Monday, December 04, 2006

Discipline and the Writer

I've just taken a month off writing and am now blinking at my list of projects as I decide which one to start on next. Wisdom dictates I ease back in with the one I know will be easiest or more fun to write, but they're all stories I've been planning for a while and am itching to write. What happens when you take personal time, however, is that your writing muscle seems to atrophy. Much like exercising, you have to go through the aches and pains, the stops and starts, all over again. The flow seems to dry up.

It seems when you sign up to the writing gig you're taking on a lifestyle. Writing is a way of life. It seems that those who write religiously every day are those that seem to be more prolific, whereas those who take breaks seem to find it harder to climb back on the writing horse again. The procrastination bug seems to bite them hard, the blank page seems impossible to fill, and disaster and despair looms as the resulting fear blocks any creativity.

I've always been fascinated by prolific writers who can write up to 9 or 10 full novels a year with relative ease. I've pored over their working methods, thinking to emulate them if I just found out their 'secret'. It seems to be bum in seat however for x number of hours a day. Nothing mysterious about that, just an iron will that enforces a strict discipline. Came rain or shine, they're tapping away at their keyboard. Ideas seem never-ending to these writers, the words seem to flow, characters appear and interact, the story ends - and on to the next book.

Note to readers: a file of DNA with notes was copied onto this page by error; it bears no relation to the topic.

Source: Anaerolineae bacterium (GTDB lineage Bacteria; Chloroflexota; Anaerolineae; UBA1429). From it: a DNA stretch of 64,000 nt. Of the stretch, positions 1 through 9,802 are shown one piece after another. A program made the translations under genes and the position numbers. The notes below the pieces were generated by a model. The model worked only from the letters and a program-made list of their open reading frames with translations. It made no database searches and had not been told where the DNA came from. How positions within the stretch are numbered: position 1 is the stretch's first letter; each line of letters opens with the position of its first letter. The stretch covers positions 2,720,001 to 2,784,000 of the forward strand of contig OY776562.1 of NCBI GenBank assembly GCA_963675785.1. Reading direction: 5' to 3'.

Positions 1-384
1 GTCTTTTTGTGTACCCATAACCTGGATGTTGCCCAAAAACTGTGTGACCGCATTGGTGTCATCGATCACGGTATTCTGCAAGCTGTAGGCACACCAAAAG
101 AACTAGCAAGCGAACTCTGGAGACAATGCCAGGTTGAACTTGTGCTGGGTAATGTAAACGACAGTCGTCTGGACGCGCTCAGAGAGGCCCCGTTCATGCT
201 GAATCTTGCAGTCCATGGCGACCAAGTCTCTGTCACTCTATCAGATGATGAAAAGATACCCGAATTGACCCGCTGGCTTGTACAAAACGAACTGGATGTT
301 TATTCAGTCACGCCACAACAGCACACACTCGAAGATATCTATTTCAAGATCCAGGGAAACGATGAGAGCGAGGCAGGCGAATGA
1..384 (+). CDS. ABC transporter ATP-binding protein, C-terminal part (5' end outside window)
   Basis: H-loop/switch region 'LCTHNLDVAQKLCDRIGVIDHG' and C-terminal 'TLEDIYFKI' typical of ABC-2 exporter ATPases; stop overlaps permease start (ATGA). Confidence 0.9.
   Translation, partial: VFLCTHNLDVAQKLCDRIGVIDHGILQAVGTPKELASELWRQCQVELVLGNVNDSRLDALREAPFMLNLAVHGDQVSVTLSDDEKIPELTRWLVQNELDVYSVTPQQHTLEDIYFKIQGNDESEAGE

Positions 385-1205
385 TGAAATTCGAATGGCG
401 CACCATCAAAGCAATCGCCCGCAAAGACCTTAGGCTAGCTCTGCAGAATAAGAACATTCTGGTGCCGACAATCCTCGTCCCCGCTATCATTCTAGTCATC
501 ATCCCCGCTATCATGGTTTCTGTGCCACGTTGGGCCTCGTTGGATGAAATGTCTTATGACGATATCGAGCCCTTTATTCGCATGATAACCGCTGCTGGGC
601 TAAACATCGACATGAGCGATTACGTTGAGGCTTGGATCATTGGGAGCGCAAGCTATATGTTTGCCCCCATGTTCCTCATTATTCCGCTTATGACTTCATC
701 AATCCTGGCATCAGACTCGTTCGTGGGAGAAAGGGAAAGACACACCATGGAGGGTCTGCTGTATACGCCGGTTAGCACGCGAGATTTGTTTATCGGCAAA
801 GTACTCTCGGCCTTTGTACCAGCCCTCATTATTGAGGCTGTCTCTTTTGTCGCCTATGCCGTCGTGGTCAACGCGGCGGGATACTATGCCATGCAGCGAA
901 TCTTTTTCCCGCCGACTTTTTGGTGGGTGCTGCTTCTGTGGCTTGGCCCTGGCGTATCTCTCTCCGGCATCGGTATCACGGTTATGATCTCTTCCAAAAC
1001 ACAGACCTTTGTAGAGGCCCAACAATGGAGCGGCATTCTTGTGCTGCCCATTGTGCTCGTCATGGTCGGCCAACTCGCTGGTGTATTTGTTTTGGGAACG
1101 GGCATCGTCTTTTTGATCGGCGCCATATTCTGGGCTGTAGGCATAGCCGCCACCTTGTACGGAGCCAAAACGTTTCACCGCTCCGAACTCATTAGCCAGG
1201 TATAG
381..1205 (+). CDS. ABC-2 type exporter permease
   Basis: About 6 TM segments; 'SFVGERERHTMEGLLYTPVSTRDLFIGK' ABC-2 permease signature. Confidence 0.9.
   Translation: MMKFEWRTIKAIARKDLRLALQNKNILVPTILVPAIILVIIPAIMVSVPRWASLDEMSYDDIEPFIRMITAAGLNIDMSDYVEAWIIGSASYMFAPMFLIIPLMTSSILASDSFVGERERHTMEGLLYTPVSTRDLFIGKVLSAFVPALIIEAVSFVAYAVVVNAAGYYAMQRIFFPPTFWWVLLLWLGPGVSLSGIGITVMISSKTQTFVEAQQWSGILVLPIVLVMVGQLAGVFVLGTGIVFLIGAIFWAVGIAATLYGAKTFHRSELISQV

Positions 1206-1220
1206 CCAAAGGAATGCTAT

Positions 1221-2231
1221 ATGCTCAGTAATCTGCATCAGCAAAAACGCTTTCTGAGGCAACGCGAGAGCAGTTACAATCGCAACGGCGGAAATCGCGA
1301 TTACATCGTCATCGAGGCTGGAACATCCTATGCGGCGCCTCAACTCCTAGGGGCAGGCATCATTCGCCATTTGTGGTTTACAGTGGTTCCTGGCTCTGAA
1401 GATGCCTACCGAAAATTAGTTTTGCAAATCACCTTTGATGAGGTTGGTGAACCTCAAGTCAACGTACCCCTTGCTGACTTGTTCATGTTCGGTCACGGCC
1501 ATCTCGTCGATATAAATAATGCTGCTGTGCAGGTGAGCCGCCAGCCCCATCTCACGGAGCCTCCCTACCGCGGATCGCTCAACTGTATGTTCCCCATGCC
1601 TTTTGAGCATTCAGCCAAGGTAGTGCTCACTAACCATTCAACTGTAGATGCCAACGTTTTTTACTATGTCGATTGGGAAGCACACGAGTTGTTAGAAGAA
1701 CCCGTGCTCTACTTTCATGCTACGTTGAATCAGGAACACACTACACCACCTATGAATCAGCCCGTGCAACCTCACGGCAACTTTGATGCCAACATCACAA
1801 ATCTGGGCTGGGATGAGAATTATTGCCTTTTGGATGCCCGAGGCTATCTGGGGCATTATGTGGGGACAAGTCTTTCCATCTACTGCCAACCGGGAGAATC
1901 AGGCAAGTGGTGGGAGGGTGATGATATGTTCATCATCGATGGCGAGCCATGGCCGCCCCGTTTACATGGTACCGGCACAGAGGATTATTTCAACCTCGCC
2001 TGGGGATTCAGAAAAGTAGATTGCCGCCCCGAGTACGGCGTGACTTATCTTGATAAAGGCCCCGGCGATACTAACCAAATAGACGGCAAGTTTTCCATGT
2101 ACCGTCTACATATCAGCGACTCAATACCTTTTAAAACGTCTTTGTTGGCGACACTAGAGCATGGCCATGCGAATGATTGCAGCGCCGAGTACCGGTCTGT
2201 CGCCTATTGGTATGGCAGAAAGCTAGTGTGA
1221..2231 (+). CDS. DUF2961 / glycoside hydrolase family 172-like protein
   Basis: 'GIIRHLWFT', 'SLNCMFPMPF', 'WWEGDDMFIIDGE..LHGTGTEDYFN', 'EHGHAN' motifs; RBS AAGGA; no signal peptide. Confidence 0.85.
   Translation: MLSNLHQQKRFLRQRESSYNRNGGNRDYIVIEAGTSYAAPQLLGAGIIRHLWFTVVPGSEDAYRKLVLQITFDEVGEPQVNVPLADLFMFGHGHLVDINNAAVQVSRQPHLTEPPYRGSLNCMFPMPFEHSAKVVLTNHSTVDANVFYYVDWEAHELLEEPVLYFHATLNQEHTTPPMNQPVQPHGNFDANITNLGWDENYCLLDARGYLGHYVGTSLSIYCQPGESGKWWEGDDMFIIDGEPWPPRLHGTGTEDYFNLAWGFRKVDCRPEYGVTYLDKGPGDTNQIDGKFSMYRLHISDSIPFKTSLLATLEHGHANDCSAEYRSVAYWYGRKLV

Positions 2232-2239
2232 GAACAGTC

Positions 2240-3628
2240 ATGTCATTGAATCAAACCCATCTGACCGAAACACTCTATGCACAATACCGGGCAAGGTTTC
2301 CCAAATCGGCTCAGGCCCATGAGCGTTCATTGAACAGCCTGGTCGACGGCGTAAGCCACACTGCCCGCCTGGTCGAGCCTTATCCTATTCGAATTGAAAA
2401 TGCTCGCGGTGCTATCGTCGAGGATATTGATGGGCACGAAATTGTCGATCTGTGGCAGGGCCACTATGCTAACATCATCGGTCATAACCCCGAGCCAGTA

Apart from the discipline, a great number of them seem to write with their internal completely switched off. The first draft is written fast and furiously, just getting it all down. Editing is reserved for the second and future drafts. I've noted a number of modern prolific authors who do this: Nora Roberts/JD Robb and Lyn Viehl (who explains this method in her ebook The Way of the Cheetah), and other-era writers such as Barbara Cartland, Enid Blyton, Georges Simenon and John Creasey - who all vie for the title of the most prolific author ever with up to 600 titles on their resumes.

I think you need to be a little bit driven to reach these dizzy heights in production, however. While I long to be amongst their number for sheer volume I haven't the discipline or, I suspect, the Type A personality necessary to achieve it. I'm fascinated by what motivates them, however. I can't imagine it's just the money. Most of them were wealthy well before their deaths, and their output barely suffered afterwards. So what do you think would motivate someone to achieve this kind of production?


Skylar Masey said...

I ran across a beautiful pen case engraved with a quote that says:
"You don't write because you want to say something, you write because you've got something to say." — F. Scott Fitzgerald

That sums it up for me. I write because I have a story I want others to know, chracters I want them to meet so we can chat about them over coffee. And perhaps in knowing them, readers will get to know me.

I took a month off after finishing my lap WIP, and had to ease back into my schedule. Then I got hurt, and couldn't write. Which honestly pissed me off. Then I got TOV's edits so I was forced back in my seat, or should I say perched on my bed with my makeshift desk, otherwise known as the boardgame Operation. So now I'm back in the swing of 4 hours plus a day.

Bernadette Gardner and Jennifer Colgan said...

I'm not sure I could take a break from writing. I feel rusty after goofing off for a weekend [where goofing off means doing laundry, cleaning, attending family obligations rather than lounging around at my artfully cluttered desk writing].